Catawiki, the Dutch trade and wiki site for collectors, has received an investment of more than one million euros. Peak Capital and Drentse Participatie Maatschappij (DPM), a subsidiary of the NOM, receive a substantial minority interest. The money is invested in an international expansion.
Hein Siemerink, coordinator Peak Capital, says that his investment company has done a lot of research on different business sites. "They are plentiful, but all built by paris or physical shops, I have seen few sites of the quality that Catawiki has."
Catawiki is a current catalog for collectors. Users can supplement these and keep their own collections in it. But also share the collection with others via the site. The site also functions as a web store, apart from as a catalog. The registered users can enter items. These can be objects from their own collection, but also objects that are still being searched for.
Lists of collectors and supply lists of sellers are automatically linked to each other. The sales prices of a certain object can be compared at a glance, making a previously opaque market transparent.
According to Siemerink, Catawiki can argue against the eBay model. Starting a shop on Catawiki is free. Only if the sales value of the offer in the shop is 200 euros or more, the user pays 5 percent commission if he sells something. The earnings model is further based on advertisements.
eBay is the only trading site that Siemerink has been able to find that has more collectors' items on sale than Catawiki. "For a site that has existed for two years, they have put it down impressively."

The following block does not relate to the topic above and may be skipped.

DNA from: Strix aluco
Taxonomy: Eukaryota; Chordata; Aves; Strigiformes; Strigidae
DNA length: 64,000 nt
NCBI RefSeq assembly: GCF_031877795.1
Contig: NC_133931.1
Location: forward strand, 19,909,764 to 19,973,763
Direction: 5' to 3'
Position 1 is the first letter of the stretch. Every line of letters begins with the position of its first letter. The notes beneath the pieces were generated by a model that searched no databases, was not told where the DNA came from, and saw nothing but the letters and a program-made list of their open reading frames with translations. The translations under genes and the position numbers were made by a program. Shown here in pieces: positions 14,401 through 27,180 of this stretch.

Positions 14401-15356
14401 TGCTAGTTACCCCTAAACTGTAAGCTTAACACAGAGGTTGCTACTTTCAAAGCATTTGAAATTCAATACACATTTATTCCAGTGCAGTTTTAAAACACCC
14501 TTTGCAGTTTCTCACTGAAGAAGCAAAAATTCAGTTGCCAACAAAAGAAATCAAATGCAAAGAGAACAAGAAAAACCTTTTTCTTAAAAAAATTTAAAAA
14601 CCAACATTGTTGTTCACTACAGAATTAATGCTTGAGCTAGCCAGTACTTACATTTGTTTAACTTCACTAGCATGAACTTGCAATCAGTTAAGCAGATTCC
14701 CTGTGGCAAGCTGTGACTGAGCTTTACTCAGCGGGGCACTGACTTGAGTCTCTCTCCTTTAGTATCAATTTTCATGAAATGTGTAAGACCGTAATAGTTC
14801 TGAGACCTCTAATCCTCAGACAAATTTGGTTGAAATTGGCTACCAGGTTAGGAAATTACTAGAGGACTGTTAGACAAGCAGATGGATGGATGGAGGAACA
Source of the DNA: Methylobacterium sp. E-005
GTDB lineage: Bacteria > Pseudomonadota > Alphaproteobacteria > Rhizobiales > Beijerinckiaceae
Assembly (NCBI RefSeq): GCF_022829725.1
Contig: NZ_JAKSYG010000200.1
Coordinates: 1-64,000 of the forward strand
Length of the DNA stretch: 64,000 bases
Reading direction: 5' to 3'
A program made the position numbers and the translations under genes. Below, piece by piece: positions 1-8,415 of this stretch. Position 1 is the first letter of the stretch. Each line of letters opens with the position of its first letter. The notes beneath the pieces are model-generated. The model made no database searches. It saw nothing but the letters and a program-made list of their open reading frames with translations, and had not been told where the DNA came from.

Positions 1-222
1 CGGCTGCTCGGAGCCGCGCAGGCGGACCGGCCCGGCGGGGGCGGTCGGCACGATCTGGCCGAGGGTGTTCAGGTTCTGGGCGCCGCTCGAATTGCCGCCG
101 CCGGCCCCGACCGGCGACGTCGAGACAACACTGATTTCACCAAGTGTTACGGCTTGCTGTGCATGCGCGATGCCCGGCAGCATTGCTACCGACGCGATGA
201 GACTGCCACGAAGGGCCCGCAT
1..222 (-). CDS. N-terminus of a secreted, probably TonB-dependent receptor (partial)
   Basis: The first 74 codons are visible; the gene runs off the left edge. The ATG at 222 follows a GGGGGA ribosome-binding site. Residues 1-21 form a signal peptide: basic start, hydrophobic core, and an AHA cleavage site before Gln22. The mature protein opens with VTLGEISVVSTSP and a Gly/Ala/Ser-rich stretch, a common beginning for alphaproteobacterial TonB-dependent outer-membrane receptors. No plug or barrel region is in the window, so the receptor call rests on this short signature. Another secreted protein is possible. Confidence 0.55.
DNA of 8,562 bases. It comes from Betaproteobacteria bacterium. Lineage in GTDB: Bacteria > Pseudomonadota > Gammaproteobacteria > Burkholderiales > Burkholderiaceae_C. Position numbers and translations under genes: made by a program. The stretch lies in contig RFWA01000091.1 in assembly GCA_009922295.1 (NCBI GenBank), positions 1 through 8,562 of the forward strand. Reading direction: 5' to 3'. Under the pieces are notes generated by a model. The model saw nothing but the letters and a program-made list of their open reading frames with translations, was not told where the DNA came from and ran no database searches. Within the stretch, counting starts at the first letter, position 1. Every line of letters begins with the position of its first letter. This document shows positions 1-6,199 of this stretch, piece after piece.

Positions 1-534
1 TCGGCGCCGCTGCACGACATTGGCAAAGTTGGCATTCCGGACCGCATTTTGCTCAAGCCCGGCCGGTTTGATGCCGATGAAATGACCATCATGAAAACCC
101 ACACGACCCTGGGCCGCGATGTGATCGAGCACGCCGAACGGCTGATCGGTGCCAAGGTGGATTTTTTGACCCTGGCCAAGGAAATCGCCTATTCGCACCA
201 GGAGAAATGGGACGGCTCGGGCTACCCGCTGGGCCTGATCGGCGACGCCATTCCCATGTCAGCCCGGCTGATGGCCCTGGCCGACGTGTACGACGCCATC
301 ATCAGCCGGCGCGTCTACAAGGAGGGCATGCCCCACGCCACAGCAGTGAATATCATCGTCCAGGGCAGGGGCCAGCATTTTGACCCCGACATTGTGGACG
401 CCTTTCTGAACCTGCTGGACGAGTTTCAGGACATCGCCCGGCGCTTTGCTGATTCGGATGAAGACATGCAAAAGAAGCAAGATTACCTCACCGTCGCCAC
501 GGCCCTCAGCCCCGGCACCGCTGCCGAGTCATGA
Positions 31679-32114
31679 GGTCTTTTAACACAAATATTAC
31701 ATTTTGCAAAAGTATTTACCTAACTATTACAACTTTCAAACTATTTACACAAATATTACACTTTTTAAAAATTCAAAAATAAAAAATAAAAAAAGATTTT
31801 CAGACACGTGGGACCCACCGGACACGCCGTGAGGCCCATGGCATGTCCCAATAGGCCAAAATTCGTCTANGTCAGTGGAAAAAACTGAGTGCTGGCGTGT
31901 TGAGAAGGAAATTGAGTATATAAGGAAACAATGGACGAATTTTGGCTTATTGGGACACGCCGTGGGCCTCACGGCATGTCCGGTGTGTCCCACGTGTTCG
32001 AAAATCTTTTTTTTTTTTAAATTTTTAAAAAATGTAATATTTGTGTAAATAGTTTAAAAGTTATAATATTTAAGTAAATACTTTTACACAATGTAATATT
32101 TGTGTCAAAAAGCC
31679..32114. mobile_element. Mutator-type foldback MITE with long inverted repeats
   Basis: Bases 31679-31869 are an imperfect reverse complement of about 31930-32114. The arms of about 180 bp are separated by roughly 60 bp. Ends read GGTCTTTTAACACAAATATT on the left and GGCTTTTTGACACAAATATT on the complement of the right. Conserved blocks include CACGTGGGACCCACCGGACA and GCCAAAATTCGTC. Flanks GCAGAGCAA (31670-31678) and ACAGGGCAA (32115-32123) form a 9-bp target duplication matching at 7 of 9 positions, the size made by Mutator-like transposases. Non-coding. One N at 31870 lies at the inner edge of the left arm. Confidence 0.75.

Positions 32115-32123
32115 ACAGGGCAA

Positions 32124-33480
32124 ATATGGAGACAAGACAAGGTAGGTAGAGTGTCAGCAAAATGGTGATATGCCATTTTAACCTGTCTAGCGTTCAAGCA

Peak Capital has invested over one million euros with NOM. The money is mainly used for marketing and development. But, if Catawiki wants to be a success, then foreign countries must also be conquered. Trading in collector's items goes beyond national borders. Foreign expansion is also in the planning. And part of the investment is reserved for this. Siemerink: "We have made no demands, but we think it is important that they go abroad quickly."
René Schoenmakers, one of the founders of Catawiki, announces that the site is 'already quite large' in the Dutch-speaking part of Belgium. "Right from the start, that's the same with the Netherlands, in terms of reach." For the coming year, expansion is planned for the French-speaking part of Belgium, France the United Kingdom and Germany. "From surrounding drawers we can already see a spontaneous visit to our English-language website that we launched a few months ago, " says Schoenmakers.
Siemerink says that eBay sells more than collectibles, but collectively, Catawiki can compete very well with this giant. "That is ultimately the intention."
Catawiki has about 6, 000 unique visitors around 100, 000 pageviews per day. Since its launch in 2008 almost one million collectibles have been added in 50 categories. For example, almost all stamps issued in Europe are on the site. Among other things, 270, 000 comic books and 460, 000 stamps are offered for sale.